The article in the daily Babel scorned the Prince's comments last Wednesday in which he attacked President Saddam for 'unmentionable horrors' against the people of southern Iraq.
Babel accused the Prince of 'lies and tear-shedding over virtuous values, sublime morals and human rights', according to excerpts of the article carried by the state-run Iraqi News Agency.
The newspaper expressed 'surprise and consternation that a notorious playboy well known in the cellars of the night and in whorehouses throughout Europe should suddenly become a preacher of sublime values'.
'Picture Charles . . . shedding tears for the Iraqis while he himself is sinking deep in adultery and family intrigues and while the British papers are publishing a long and endless series of scandals connected with Charles' dissolute life,' wrote the newspaper, which is run by President Saddam's son, Uday.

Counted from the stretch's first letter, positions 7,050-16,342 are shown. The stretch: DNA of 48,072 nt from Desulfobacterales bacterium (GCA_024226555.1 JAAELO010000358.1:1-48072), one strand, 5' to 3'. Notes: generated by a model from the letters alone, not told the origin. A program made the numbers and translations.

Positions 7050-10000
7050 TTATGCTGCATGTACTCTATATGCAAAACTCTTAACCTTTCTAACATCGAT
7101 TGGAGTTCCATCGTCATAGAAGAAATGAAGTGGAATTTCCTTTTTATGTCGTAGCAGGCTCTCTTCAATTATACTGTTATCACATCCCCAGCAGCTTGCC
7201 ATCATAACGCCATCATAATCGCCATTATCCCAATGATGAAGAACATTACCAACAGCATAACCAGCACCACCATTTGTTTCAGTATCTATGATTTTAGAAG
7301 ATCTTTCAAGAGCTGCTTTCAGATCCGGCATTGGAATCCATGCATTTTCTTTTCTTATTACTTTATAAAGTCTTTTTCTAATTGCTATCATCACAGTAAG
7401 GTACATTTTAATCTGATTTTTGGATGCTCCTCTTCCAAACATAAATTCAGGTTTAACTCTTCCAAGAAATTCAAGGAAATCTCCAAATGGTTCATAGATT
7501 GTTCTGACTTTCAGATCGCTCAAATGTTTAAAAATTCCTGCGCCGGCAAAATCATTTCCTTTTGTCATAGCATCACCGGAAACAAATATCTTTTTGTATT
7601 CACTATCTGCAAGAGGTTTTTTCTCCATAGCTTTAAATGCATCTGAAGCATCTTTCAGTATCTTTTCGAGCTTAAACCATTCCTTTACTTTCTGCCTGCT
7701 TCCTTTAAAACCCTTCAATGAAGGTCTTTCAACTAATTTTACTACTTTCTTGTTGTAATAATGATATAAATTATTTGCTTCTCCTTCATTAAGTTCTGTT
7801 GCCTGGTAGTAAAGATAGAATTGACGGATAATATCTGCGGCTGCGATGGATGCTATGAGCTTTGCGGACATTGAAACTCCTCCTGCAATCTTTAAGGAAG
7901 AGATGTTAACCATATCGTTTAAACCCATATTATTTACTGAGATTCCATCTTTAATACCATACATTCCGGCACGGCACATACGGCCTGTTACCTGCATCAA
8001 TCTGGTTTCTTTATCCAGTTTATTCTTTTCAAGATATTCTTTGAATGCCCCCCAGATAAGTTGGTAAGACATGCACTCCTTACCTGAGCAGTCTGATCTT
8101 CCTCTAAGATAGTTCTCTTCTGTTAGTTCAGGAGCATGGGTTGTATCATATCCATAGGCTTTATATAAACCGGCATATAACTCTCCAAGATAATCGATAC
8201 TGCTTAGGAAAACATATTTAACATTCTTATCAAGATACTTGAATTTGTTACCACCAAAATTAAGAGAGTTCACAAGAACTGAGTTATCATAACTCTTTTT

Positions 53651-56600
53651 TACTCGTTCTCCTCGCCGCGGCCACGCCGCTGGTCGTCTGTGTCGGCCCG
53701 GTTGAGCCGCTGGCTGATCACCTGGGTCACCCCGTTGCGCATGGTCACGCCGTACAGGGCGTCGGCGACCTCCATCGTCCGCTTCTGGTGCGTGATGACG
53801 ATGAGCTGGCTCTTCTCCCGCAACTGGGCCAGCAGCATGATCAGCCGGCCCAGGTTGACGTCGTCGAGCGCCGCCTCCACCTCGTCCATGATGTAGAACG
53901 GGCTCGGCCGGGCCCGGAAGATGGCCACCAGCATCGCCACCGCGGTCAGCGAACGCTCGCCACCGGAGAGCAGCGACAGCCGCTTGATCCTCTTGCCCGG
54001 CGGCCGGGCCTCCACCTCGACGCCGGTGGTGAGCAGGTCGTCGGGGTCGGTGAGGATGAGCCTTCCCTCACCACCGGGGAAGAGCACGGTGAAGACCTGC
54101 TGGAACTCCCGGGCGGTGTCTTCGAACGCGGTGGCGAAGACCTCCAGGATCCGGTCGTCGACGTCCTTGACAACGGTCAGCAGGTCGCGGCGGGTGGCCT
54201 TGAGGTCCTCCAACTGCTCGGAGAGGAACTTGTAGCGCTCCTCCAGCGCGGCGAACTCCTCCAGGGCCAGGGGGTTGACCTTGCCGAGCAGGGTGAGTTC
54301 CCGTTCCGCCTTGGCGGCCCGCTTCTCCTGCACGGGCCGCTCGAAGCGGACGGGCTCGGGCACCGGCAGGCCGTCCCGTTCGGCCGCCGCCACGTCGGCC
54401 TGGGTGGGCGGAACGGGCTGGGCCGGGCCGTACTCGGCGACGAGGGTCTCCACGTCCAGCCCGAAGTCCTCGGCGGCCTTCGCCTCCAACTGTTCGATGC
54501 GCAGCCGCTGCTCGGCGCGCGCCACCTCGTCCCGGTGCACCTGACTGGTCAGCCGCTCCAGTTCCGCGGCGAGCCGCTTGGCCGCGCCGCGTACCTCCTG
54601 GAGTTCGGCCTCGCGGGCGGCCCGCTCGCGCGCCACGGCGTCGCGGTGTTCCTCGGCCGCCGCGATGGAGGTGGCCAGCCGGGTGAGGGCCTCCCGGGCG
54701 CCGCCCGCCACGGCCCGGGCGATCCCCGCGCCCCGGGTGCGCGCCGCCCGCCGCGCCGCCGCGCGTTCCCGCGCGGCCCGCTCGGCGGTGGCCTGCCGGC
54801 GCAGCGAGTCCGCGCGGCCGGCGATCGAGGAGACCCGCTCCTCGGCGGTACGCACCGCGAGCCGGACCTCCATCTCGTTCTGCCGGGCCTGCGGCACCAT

It was referring to newspaper reports of the Prince's alleged adulterous relationship with Camilla Parker Bowles. 'We in Iraq, who relentlessly fought British colonialism for many decades and offered numerous martyrs to end the British colonialist presence, do not pay any attention to the likes of the British crown prince,' it said.
In the comments he made last week, the Prince urged the West to save the marshes of southern Iraq and their people from further persecution.
'Even at the eleventh hour it is still not too late to prevent a total cataclysm,' the Prince said. 'I pray that this at least might be a cause in which Islam and the West could join forces for the sake of common humanity.'
The Prince rarely makes attacks on foreign leaders.
Iraqi Shia rebels have used the marshes in southern Iraq as a hide-out from President Saddam's forces, which have bombarded the area repeatedly since the end of the Gulf war in 1991 and are draining the water from large sections of the area.Reuse content